Core Belief Of Hinduism

Hinduism is the world’s oldest religion and is followed in India, Nepal, Bangladesh, and Bali. The core beliefs of Hinduism are outlined in Sanskrit scriptures formed the basis of the Vedic religions — later known as Hinduism — and contributed to the development of the social and political roles of a caste system and in the teachings about reincarnation.

According to Hinduism, the meaning (purpose) of life is four-fold: to achieve Dharma, Artha, Kama, and Moksha.

1. The first, dharma, means to act virtuously and righteously. That is, it means to act morally and ethically throughout one’s life.

2. The second meaning of life according to Hinduism is Artha, which refers to the pursuit of wealth and prosperity in one’s life.

3. The third purpose of a Hindu’s life is to seek the Kama. In simple terms, Kama can be defined as obtaining enjoyment from life.

4. The fourth and final meaning of life according to Hinduism is Moksha, enlightenment.

There is no single founder of Hinduism or no single sacred text, it grew out of various groups in India. The Aryans added their religious beliefs to those of the Indus Valley. Out of all its complexity, though, there are certain basic beliefs.

Basic Beliefs of Hinduism

  • One impersonal Ultimate Reality Brahman: everything in the universe is part of the unchanging, all-powerful force called Brahman.

  • Manifest as many personal deities: We worship gods that give a concrete form to Brahman, the gods are Brahma the Creator, Vishnu the preserver, and Shiva the destroyer.

  • Every person has an essential life, or atman: True essence of life Atman, the soul, is Brahman trapped in matter. Even atman is just another name for Brahman.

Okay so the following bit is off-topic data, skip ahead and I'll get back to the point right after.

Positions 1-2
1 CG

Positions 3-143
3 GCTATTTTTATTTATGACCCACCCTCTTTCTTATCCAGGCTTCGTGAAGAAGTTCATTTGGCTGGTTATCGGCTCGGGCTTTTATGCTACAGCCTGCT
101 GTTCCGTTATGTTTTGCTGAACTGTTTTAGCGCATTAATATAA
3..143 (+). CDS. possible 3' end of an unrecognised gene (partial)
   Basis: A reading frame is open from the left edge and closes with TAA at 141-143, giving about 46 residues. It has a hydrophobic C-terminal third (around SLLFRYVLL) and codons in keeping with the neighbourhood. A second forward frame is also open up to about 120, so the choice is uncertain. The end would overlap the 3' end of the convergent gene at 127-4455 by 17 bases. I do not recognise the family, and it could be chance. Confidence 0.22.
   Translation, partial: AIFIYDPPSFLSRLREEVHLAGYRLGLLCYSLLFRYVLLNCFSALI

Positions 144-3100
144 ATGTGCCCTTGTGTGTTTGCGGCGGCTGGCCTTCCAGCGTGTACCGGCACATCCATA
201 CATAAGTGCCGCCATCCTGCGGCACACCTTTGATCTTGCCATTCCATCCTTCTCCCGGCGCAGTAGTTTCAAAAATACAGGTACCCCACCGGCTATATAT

• Hindus believe in Reincarnation: atman is continually born into this world lifetime after lifetime (Samsara). Reincarnation is the rebirth of the soul in another bodily form.

  • Karma: Your good or bad deeds affect one’s future, spiritual impurity due to actions keeps us bound to this world (good and bad). Karma gives good and bad points earned through one’s behavior, that accrue throughout their life and affect what caste they are born into in the next life.

  • Attain Moksha: Ultimate goal of life to release Atman and reunite with the divine, becoming as one with Brahman (Moksha). The Atman is released from reincarnation and unites with the supreme spirit, Brahman.

  • Dharma (righteousness), Artha (means of money), Kama (right desire), and Moksha (salvation), make up the four main life-goals in Hinduism.

  • All existence is ranked: Brahman, humans, animals, plants, and things.

  • To help escape the wheel of fatedharma, religious duties, can help one acquire merit for the next life. After living many lives, Hindus finally break free from the cycle of reincarnation when they have done enough good deeds. and gaining much merit.

  • Vedas and Upanishads are sacred texts. The Great Indian Epics Ramayana and Mahabharata are written to carry knowledge to the people at large. The Bhagavad Gita spells out many ethical ideas. 

  • Non Violence: Ahimsa is another key principle of Hinduism. It means that one should avoid harming any living thing, and also avoid the desire to harm any living thing.


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